BJP hardliner promises inclusivity and pro-business approach to governance.
India’s Narendra Modi was sworn in as prime minister on Monday, promising to forge a “strong and inclusive” country on a first day that signaled his bold intentions.
The 63-year-old Hindu nationalist broke with tradition and invited his Pakistani counterpart Nawaz Sharif who arrived at the ceremony hailing a “great moment and a great opportunity” for peace in the region.
Pro-business Modi unveiled a sharply reduced government of 46 members including him, a cut of 25 from that of his predecessor Manmohan Singh, to speed up decision-making and slash India’s notorious bureaucracy. “Together we will script a glorious future for India,” Modi said in a statement posted on the revamped prime minister’s website shortly after he took the oath in front of President Pranab Mukherjee. “Let us together dream of a strong, developed and inclusive India that actively engages with the global community to strengthen the cause of world peace and development,” the statement said.
Ten days after his Bharatiya Janata Party (BJP) won the first parliamentary majority since 1984, Modi entered office riding a wave of public support that has obscured his past as a controversial politician tainted by religious violence. The former tea boy has risen through the ranks of rightwing Hindu organizations and was boycotted by Western nations for a decade over anti-Muslim riots that occurred while he was running his home state of Gujarat in western India in 2002.
He said in his statement that he was elected with “a mandate for development, good governance and stability”—avoiding any reference to the Hindu nationalist plank of his party’s election manifesto.
Senior members in his government are Arun Jaitley, tipped as finance minister, Sushma Swaraj, likely to be foreign minister, and Rajnath Singh, who is lined up for the home portfolio. The inclusion of figures such as Uma Bharti, a hardliner once expelled from the BJP after accusing the party of abandoning core Hindu concerns, indicated that the religious right would retain some influence.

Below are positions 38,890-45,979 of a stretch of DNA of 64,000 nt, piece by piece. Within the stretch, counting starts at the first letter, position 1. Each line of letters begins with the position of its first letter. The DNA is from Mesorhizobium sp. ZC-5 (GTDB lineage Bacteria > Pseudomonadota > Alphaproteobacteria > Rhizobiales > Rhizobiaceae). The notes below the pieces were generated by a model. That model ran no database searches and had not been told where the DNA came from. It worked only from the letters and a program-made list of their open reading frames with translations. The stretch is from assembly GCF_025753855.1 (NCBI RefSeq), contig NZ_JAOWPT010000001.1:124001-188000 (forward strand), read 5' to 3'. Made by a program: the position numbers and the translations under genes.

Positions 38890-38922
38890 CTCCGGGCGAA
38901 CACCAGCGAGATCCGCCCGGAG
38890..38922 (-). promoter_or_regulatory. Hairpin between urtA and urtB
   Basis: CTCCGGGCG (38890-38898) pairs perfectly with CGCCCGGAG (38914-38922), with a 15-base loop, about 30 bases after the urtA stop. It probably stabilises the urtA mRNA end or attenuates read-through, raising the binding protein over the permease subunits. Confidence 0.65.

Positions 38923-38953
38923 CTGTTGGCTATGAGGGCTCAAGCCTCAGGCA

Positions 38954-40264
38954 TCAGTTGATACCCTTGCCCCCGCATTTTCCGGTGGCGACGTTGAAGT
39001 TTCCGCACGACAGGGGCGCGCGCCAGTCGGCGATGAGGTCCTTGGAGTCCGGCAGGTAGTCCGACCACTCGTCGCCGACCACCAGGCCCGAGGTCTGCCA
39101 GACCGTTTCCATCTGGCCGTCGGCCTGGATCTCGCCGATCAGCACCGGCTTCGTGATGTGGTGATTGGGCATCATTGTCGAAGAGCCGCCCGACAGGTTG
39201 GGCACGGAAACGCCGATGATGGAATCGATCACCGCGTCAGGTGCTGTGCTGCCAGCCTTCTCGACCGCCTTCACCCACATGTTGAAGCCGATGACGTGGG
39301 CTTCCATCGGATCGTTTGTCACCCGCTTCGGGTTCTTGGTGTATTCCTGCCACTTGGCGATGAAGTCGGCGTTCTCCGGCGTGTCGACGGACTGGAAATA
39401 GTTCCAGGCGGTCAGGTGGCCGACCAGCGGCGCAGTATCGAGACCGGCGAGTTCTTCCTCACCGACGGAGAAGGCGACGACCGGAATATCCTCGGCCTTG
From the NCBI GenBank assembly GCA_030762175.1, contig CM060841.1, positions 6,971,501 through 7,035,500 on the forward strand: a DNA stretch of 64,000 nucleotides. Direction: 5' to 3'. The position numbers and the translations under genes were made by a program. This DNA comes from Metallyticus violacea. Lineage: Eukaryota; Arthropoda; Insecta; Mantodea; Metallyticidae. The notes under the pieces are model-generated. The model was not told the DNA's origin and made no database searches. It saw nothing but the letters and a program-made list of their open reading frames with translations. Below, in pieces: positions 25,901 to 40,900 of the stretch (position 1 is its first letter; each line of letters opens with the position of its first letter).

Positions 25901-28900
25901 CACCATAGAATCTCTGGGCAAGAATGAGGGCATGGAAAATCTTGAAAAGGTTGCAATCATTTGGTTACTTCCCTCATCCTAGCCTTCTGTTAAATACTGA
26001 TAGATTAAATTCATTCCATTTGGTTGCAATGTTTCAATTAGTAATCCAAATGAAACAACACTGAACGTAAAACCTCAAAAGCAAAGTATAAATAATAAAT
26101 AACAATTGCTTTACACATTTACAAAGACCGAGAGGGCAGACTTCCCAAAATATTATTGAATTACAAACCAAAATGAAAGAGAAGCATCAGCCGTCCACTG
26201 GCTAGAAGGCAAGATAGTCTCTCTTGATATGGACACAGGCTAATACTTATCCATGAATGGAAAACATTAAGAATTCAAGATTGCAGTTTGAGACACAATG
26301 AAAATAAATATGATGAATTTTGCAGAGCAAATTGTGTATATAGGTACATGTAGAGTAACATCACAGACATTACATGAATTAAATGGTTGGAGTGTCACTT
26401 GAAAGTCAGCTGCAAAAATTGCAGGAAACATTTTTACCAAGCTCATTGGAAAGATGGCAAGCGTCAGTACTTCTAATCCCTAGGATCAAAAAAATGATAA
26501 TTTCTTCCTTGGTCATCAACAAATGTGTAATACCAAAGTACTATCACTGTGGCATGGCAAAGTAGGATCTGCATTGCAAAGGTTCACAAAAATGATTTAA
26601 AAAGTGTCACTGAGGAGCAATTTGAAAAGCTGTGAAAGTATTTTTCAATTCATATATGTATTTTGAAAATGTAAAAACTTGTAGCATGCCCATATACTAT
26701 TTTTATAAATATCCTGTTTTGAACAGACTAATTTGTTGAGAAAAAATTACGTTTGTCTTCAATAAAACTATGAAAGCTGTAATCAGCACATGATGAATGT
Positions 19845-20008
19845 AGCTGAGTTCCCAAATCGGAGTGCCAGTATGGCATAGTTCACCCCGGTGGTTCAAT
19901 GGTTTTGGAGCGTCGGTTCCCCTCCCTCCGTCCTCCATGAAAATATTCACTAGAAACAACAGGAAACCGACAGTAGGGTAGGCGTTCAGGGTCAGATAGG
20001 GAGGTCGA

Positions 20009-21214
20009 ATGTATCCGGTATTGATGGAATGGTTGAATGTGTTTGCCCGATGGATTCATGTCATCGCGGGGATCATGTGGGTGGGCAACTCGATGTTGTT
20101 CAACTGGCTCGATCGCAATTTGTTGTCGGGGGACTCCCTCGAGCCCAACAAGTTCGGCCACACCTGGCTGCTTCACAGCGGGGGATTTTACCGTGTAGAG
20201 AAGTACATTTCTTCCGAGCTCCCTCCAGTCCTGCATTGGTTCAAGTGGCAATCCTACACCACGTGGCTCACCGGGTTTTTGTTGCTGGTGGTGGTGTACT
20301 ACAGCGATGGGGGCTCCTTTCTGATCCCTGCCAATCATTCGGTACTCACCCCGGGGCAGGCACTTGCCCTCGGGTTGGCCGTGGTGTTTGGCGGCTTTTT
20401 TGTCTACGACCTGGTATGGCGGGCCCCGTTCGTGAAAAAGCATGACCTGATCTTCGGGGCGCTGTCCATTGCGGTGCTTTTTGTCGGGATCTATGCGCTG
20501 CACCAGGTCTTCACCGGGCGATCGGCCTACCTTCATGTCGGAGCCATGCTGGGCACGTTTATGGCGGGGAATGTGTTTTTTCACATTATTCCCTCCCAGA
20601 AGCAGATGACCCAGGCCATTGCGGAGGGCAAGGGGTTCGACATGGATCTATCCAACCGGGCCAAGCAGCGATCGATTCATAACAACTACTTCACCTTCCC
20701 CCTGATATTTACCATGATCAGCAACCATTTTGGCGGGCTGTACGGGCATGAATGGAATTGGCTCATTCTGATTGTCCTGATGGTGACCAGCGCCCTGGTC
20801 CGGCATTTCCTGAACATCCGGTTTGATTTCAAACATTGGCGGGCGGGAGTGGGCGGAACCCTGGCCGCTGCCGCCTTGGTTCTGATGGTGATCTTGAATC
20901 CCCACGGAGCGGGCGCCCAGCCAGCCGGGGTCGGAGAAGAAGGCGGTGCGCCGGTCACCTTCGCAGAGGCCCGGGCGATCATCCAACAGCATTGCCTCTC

As stocks markets rose at the prospect of a pro-business leader taking the helm of the world’s largest democracy, the prime minister of India’s nuclear-armed rival gave voice to a widespread sense of optimism. “This is a chance to reach out to each other. Both governments have a strong mandate,” P.M. Sharif told India’s NDTV network, according to a transcript provided by the Pakistan High Commission. “Both countries should rid the region of instability and insecurity that has plagued us for decades,” he said.
He promised to pick up the threads of a failed peace process that went on during his second term in office and coincided with the last BJP government in India. In 1999, then-Indian prime minister Atal Bihari Vajpayee rode a bus to Lahore to sign an accord with Sharif, but three months later the neighbors nearly went to war over the disputed Himalayan territory of Kashmir.
Sharif sat among other leaders from South Asia invited for the ceremony at the vast colonial-era presidency building, where thousands of dignitaries sweltered in the mid-summer heat during the oath taking.
One woman fainted during the 70-minute ceremony, which was also attended by the country’s richest business family, the Modi-supporting Ambanis, as well as Bollywood stars, national cricket captain M. S. Dhoni and Hindu holy men.
U.S. President Barack Obama and Chinese premier Li Keqiang both sent congratulations and pledged to deepen ties with India.
After a decade of left-leaning Congress party rule, Modi is expected to move India firmly to the right in the next five years with a mantra of “Minimum Government, Maximum Governance.”
The BJP secured the first majority in 30 years at the election, trouncing the scandal-plagued Congress run by the Nehru-Gandhi political dynasty on a promise of reviving manufacturing and investment to create millions of jobs. Modi’s rags-to-riches story and reputation as a clean and efficient chief minister of prosperous Gujarat state was a crucial factor in the victory, which was described as a “democratic asteroid” by one commentator.
“The country needs to be steered in the right direction now and only Modi can do it. He’s got a strict school headmaster quality about him,” said Kavita Lal, a 32-year-old IT professional. Like many, she mocked the prime ministership of the 81-year-old Singh who rarely spoke to the media and was widely seen as lacking authority. “It just seemed like for the last 10 years we had no leader in the country,” she said.
Since election results on May 16, Modi has been at pains to put his divisive past behind him, appearing statesmanlike and generous even to political opponents. In a rare sign of emotion last week, he choked back tears as he promised to try to live up to the expectations of all Indians including “our weakest and poorest” during a speech in parliament.